The rhythms of Ramadan

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A city which is normally calm has turned drowsy.

At 2.15 in the afternoon, trails of vehicles drive their inhabitants towards the siesta. But even the rhythms of sleep, during the holy month of Ramadan are different, grabbed between prayers and the breaking of the fast.

In this city, Ramadan is a time for family. Evening Iftars do take place in the swankier hotels and club houses, but as the sun sets, most of the city’s dwellers head home.

Five years ago I spent Ramadan in another Gulf state and was overwhelmed by the sudden silence of the place. Here it is the rejigging of the days which surprises, recalibrates the system. The bank and gym close three hours early, cafes are out of action until nightfall. Suddenly this seaside town is populated by owls, eyeing menus into the early hours.

Sounds of the qu’ran recited float from car radios. The call to prayer has a different quality and smiles, common currency in this part of the world are even quicker returned, as if to keep on lifting that single chain which holds us all together, regardless of any other thing, Muscat’s residents joined by centuries old tradition.

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Love lessons

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A friend once told me that her job meant loving every person who entered her practice room. Her clients brought wounds and flowers, she loved them all. It made sense this four-letter word should be the mainstay of therapy, its natural pacemaker.

But a few weeks ago I was surprised to find that I had fallen in love with a school. A school? You may ask. Well not the building exactly. But the work, the place, its people, their process.

The building stands where the city’s edge meets jagged rock. Children from over 62 countries move from lesson to lesson without bells. The classes aren’t large.

I first taught there when I arrived in Muscat a couple of years ago . I remember overhearing two children discussing something. One of them asking the other:

‘What’s bullying?’

That. Right there. The reason I love this school. Because I had never heard such a thing from a child in an educational establishment. From a fifteen year old.

Or the girl who came to find me during break time, to tell me they had sold out of the origami boxes I had liked and she was very sorry. Seven years old, from the elementary section.

And the student from Grade 9 who had defied me so beautifully. They were writing science fiction short stories.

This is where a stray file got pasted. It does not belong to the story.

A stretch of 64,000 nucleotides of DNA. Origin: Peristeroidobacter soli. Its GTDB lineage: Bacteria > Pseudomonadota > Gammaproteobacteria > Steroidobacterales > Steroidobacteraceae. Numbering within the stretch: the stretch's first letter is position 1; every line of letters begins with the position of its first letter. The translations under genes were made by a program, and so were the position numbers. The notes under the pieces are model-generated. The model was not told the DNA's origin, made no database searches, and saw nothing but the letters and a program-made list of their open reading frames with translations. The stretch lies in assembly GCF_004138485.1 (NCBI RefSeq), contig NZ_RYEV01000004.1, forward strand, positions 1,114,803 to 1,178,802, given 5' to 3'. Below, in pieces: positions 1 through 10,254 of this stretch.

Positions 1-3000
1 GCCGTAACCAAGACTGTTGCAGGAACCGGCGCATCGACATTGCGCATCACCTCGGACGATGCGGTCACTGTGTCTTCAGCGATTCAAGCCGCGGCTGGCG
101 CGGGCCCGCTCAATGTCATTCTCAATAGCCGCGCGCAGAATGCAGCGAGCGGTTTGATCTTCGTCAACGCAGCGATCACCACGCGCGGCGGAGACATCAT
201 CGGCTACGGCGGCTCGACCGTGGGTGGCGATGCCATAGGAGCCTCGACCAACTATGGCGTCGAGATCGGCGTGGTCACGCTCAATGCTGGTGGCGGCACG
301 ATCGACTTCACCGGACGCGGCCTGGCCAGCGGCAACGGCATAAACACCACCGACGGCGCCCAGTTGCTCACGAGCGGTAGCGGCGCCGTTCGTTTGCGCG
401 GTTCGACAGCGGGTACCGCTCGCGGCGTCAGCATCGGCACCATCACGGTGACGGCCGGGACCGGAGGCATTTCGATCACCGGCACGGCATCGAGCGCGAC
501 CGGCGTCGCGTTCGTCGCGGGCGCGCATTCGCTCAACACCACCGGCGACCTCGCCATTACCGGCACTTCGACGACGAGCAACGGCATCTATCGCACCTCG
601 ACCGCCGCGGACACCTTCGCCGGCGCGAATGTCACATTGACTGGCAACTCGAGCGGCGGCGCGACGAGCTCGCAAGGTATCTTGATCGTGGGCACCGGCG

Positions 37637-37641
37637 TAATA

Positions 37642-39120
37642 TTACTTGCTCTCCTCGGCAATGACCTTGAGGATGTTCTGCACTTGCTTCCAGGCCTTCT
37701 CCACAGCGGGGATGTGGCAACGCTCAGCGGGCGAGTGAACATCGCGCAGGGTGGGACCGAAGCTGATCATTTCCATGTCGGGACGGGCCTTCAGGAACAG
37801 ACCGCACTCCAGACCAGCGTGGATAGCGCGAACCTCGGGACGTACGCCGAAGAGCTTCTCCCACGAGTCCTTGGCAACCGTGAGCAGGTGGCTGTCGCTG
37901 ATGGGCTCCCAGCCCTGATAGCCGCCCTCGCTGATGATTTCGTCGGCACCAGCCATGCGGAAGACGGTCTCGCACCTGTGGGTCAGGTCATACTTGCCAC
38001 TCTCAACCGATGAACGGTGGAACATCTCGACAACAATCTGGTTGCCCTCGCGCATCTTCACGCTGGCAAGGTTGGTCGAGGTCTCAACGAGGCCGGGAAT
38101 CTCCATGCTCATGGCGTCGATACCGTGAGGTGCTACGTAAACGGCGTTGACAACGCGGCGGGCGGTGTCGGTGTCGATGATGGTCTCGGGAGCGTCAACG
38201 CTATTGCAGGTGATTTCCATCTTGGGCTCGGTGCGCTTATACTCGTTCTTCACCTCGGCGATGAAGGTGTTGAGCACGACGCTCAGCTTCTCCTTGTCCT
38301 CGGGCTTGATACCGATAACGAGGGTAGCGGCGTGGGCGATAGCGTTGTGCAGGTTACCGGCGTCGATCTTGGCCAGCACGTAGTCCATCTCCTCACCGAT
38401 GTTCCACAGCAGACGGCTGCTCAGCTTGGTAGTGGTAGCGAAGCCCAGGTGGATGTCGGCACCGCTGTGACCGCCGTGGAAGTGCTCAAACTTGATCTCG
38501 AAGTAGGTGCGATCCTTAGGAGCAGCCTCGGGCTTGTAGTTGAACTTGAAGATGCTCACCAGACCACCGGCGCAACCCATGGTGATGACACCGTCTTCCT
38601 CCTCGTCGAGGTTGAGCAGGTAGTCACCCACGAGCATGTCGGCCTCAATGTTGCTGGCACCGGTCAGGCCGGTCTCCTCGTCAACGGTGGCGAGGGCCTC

‘Avoid,’ I  had said ‘using the second person. It’s powerful but hard to do. I wouldn’t try it. Not yet.’

I should have seen her expression. Noticed her sit up when I suggested what ‘you’ might add to her words. The next day I received her story, it was directed entirely at its reader and its raw power brought tears to my eyes.

Another English teacher took me under her wing. Seeing I would need to learn a whole curriculum in a few days, she made herself available.

‘Just drop by,’

And I did, asking questions week after week until I got the gist of this half-taught unit another teacher had left for someone else to pick up.

Love sometimes is presence, for another.

The walls of the school have posters about the I.B. If you’ve every taught it or studied it you’ll know it’s rigorous and open, that students often emerge from the diploma caring consciously about the planet and its people. The posters use words like: integrity, diversity, willingness to take risks, caring, inquiry.

And it is these abstract nouns, I think, which grabbed my heart, in the actions of its purveyors, the children here, the staff.

 

How does love feature in your work? Please feel free to share your thoughts below….

Three tips to survive the Gulf heat

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Heat has enveloped the city. We are caught in its embrace.  The children I teach insist on cool blasts of air-con, non-stop during class. Donning skinny jeans and retro trainers, they hide in hoodies like adolescents anywhere. Except that here midday hits 40 degrees with ease and not a soul walks down the street.

By the time I step into the light after work, I am shivering from the fridge-like indoors. The steering wheel of my car has all the appeal of gripping a burning torch and I realise it may be possible to brew a cup of tea with the water inside the bottle on the passenger side.

So while Muscat’s barometers have sent even the mosquitoes packing, I have decided not to flee to the UK this summer. My survival strategy for the extreme heat follows:

*As I can no longer exercise outside (read: barely walk out of the front door), I have joined a gym. It’s cool inside and  I get to hear the PTs putting people through their pre-Ramadan paces.

*Driving is improved by a) parking in the shade whenever possible b) Tinted windows (which might look gangsta but help) c) Wearing sandals and cotton (which don’t look gangsta but help) .